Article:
• To achieve SDG 6 (“Ensure availability and sustainable management of water and sanitation for all”) there is a need for increased government accountability and prioritisation of integrated water resource management.
  • In addition, there is a major funding gap to be bridged to ensure safe water access for all. Major infrastructure must be built, and governments must present bankable projects to regional/international financial institutions, (e.g. World Bank, African Development Bank).
  • Finally, we need increased national, regional and international coordination between governments, civil society organizations, the private sector and NGOs. We need to harmonise efforts and ensure investments are effective and deliver the intended outcomes.

Any specific case study or success story you can share?

  • The RAIN programme is our clean water access programme for communities in Africa which was launched by the Coca-Cola Foundation in 2009. Our goal is to improve access to clean water for 6 million people in Africa by the end of 2020.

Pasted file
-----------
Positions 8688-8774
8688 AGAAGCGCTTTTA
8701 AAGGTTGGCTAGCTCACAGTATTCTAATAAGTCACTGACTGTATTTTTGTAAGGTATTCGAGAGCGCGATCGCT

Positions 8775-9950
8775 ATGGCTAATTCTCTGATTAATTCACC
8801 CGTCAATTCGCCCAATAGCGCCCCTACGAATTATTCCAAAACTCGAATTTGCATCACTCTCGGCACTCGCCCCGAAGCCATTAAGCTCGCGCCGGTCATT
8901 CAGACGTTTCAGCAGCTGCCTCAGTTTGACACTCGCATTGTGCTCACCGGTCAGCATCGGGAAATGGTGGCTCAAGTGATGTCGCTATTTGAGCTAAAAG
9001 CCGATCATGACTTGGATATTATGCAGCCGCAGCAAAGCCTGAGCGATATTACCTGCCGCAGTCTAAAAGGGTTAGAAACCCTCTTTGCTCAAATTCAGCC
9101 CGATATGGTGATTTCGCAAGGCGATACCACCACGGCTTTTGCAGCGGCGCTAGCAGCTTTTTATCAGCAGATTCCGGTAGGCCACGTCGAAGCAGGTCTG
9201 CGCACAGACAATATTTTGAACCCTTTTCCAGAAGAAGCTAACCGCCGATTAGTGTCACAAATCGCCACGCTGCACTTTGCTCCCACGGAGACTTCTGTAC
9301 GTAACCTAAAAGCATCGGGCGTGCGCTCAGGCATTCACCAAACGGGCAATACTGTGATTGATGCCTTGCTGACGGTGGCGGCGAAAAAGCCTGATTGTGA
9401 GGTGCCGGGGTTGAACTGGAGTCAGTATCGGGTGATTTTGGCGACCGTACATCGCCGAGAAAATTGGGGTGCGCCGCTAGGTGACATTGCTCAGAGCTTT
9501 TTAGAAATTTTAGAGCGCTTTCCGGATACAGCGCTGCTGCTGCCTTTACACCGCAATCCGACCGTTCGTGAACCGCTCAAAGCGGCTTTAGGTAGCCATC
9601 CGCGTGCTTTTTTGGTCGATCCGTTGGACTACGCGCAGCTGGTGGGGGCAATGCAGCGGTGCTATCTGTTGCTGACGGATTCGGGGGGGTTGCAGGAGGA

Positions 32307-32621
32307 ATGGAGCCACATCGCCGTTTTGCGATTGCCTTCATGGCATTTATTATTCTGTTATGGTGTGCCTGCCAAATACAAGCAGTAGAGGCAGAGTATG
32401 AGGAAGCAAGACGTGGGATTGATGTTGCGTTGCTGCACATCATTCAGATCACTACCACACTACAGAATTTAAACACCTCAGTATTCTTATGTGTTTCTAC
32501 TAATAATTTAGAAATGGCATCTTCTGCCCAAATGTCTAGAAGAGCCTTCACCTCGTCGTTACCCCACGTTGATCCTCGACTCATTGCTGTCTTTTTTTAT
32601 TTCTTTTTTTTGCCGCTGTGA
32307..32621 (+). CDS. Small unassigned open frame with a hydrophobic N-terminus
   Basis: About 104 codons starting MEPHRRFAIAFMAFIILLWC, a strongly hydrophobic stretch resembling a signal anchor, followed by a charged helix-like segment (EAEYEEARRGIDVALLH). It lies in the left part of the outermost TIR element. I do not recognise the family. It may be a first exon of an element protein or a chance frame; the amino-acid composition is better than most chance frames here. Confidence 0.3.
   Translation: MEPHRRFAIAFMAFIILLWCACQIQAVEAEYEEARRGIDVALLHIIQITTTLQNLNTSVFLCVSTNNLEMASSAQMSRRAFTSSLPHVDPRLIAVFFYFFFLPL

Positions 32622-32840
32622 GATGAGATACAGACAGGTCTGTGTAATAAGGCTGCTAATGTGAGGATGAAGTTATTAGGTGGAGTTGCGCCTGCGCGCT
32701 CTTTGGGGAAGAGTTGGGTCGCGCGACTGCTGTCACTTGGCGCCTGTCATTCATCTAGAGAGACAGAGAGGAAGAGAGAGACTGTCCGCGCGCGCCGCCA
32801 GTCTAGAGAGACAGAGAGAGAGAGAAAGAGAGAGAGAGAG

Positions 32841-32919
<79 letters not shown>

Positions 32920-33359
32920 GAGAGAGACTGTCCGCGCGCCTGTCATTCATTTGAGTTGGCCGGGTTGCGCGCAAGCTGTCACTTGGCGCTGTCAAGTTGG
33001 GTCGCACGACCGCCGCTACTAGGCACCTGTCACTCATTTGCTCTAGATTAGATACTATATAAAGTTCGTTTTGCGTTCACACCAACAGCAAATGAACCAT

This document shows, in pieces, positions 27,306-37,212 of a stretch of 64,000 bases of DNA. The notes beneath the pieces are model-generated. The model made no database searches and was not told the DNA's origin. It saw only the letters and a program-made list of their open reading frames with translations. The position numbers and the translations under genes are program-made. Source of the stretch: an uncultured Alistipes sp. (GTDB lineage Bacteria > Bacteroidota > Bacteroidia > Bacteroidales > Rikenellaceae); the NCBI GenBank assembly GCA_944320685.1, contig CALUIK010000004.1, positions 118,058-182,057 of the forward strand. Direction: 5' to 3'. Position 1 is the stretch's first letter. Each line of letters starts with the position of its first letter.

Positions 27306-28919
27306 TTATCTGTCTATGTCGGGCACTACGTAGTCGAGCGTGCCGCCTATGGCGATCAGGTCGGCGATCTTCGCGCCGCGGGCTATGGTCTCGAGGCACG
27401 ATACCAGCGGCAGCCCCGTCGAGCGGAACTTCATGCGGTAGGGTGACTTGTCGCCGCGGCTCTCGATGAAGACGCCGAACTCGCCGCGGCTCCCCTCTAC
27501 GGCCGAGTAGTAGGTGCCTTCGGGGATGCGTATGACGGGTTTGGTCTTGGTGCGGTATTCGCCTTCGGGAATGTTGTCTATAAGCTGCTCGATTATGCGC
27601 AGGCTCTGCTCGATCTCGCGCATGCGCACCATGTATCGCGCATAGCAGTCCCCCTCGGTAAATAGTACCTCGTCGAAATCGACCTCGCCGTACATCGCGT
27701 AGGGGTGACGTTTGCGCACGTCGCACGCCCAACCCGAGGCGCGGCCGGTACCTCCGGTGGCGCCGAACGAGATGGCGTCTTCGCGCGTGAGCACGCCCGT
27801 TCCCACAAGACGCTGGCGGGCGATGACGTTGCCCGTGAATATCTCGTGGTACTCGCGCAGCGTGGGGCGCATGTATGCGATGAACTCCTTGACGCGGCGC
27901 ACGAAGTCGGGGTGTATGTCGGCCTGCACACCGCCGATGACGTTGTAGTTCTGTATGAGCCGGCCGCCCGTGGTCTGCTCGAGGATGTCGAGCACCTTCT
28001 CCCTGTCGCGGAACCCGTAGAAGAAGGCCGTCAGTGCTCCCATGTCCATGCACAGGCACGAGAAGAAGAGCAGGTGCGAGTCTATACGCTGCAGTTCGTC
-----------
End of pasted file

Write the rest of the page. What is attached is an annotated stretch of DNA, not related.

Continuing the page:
• To date, we have benefited 3 million people across Africa and, economically empowered 23,000 youth and women and replenished nearly 9 billion litres of water to communities and nature annually.
  • RAIN is one of the largest private public partnership focusing on water in Africa. Through collaborative action with over 140 partners, RAIN is in over 2,750 communities across 41 African countries.
  • In Ghana, Malawi and Mali, the RAIN-supported CARE Water Smart Agricultural project is empowering women small-holder farmers through improved agricultural practices. At least 40,000 women will benefit from increased production and improved food and water security for themselves and their families.
  • Here in South Africa, we have partnered with The Nature Conservancy, and the World Wide Fund for Nature, to remove invasive alien plants in critical watersheds and improve management of water resources, including one of the four watersheds that support Cape Town. The projects will also create economic opportunities and skills transfer for local communities.

What does water stewardship mean to Coca-Cola?